Westminster College student Anna Zielinski and her roommate Brooke O’Donnell sit outside of their Sugar House duplex Oct. 16. Zielinski said the process of finding an off-campus house was made more stressful this year due to living out-of-state amid the COVID-19 pandemic. (Photo Courtesy: Maddie Harper)

For some students, the search for housing was made easy because of inherited living spaces. For example, the Sugar House duplex has doubled as a family heirloom. 

Junior neuroscience major Melissa Browne said her older sister lived in the same house two years ago. After her sister moved out, a friend of Browne’s moved in. 

“Once they moved out, they referred us to the landlord,” Browne said. 

Browne’s duplex sits close to campus, nestled in a quiet neighborhood and perched on a corner. The house is so close to campus in fact, the newly installed lights on Dumke Field can be seen from the driveway. 

Browne said she is currently living with three other Westminster students. 

“I also wanted to make sure I had a house with roommates I can trust,” Browne said.

Prior to living out of campus housing, Browne said she lived at The Draw for the 2019-20 school year. When she decided to find a place of her own, she knew exactly what she wanted. 

“I wanted more of a home feeling in my house and I did not experience that with Westminster housing,” Browne said. “I wanted to have my own place away from school where I can make my own decisions.”

On Your Own

Some students took the opportunity to venture off. 

Megan O’Dell is on her own. Well, not quite, but just enough. 

The junior who recently transferred to the University of Utah began her college career at Westminster. While there, she lived in campus housing in Olwell Hall and The Draw. 

O’Dell moved into her Sugar House one-bedroom basement apartment this summer. Once COVID hit, O’Dell was in need of housing and said she needed to find something quickly.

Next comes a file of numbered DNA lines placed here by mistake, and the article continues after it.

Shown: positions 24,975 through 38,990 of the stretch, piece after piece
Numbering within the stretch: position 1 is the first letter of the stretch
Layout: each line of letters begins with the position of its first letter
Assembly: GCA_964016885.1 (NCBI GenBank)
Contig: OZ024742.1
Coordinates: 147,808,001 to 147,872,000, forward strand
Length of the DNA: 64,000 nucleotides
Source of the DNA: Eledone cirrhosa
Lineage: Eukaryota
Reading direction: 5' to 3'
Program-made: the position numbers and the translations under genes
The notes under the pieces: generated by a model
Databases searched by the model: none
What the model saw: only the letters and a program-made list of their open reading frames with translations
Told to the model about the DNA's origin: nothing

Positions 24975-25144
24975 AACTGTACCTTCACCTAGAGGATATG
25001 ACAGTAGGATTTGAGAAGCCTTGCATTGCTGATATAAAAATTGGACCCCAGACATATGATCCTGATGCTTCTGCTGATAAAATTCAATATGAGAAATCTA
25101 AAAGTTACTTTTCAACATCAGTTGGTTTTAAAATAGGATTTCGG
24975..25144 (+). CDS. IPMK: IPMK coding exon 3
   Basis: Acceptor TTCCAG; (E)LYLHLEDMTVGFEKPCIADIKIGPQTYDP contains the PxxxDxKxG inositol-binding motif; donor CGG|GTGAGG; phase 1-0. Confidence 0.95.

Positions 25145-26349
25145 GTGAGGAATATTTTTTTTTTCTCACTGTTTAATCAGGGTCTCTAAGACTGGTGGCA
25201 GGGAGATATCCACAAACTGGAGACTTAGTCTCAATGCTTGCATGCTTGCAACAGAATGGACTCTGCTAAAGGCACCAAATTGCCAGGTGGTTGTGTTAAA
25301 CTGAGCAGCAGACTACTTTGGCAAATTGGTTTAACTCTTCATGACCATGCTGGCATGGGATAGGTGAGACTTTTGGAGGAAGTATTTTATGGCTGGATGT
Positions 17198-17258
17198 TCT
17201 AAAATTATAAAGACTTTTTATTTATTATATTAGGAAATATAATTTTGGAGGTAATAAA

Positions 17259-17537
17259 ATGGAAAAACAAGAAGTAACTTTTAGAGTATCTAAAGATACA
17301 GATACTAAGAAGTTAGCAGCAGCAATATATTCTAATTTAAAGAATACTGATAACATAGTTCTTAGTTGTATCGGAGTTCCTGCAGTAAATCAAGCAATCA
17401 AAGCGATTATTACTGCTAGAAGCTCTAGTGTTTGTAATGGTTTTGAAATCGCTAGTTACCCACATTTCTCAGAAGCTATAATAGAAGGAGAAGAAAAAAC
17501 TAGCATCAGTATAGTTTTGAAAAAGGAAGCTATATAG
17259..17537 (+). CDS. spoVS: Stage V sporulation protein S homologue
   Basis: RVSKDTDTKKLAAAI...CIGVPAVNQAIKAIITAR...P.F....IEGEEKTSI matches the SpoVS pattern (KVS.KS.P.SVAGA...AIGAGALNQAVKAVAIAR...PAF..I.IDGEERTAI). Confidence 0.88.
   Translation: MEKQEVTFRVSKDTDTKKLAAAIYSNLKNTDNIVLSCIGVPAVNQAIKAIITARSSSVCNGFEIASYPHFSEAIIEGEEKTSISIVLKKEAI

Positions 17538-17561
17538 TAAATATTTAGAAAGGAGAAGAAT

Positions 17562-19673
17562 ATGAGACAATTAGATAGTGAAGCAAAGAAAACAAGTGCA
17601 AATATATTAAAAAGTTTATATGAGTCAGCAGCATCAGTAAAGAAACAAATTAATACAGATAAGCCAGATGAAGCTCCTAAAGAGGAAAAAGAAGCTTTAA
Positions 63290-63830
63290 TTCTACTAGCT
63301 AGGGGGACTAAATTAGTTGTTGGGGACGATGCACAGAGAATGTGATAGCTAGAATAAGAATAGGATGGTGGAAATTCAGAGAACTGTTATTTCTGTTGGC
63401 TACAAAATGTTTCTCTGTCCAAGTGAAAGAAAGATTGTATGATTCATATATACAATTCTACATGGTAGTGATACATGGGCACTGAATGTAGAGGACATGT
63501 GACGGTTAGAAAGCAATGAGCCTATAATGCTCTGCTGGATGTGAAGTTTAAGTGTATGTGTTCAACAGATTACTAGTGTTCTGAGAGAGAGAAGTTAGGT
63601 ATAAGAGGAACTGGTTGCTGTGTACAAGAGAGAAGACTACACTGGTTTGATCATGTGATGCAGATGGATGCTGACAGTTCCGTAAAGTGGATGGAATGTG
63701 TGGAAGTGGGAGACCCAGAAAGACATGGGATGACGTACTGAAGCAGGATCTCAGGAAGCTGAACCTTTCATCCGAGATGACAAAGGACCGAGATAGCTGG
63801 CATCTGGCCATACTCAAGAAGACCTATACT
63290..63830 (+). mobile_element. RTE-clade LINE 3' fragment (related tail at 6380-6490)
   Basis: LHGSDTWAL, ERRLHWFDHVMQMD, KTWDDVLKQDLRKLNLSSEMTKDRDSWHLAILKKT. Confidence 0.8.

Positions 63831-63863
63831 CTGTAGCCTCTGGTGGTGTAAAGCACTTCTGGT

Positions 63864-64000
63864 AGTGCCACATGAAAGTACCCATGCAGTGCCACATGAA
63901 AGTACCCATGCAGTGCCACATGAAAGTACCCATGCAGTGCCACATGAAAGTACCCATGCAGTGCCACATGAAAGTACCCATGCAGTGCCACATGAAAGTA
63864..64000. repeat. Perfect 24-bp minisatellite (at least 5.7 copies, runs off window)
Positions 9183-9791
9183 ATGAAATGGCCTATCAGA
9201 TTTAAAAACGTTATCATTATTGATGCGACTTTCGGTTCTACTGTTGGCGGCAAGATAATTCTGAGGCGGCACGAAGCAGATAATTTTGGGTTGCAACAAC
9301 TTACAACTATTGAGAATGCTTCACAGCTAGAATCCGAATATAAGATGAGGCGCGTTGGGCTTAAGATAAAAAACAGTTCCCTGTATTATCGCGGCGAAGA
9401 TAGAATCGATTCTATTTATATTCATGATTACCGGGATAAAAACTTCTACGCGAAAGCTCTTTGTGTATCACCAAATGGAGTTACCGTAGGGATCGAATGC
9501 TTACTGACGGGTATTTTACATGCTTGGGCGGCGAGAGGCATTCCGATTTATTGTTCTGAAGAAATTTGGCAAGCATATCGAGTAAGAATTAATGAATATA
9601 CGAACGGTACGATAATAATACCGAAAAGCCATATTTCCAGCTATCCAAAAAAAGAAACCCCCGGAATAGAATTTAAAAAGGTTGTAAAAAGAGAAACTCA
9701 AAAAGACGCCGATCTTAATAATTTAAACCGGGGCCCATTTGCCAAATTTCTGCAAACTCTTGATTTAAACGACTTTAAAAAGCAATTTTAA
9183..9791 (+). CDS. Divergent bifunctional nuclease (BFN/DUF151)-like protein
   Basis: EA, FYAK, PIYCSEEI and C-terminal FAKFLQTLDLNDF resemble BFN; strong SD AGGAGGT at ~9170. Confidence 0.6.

“I wasn’t able to stay on campus anymore and I wasn’t able to go back home,” O’Dell said. “So I needed to find a place to live.”

She found her apartment through a friend who was living there prior to O’Dell. When her friend moved out, O’Dell was recommended to the landlord and the rest is history. 

A basement apartment might seem unconventional for college housing, but O’Dell said she has taken a liking to it. 

“I’ve enjoyed being able to have my own true space and be able to decorate it and organize it the way I want,” O’Dell said. 

Although she filled her space with her belongings and decorated to her style, there was one surprise. 

“[Living off campus] has taught me that furniture is really expensive and it’s not always easy to maintain a clean home sometimes,” O’Dell said. 

In addition to the challenge of keeping her home clean, O’Dell said living off-campus has taught her the difficulties of cooking for herself. 

“I always forget to go to the grocery store and after a long day I hate having to make dinner,” O’Dell said. “I miss having the dining hall right there.”

Even though living alone and off-campus does not afford the same amenities as on-campus living, she said she is glad she moved out of school housing. 

“I am very happy with my decision,” O’Dell. “It’s given me a great sense of independence.” 


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Melissa Reeves is a senior communication student. She is a Pacific Northwest native who moved to Utah to avoid the rain. She thoroughly enjoys overpriced coffee and long walks around her college housing. When she's not scouring Salt Lake City for gluten-free food, you can find her on the lacrosse field.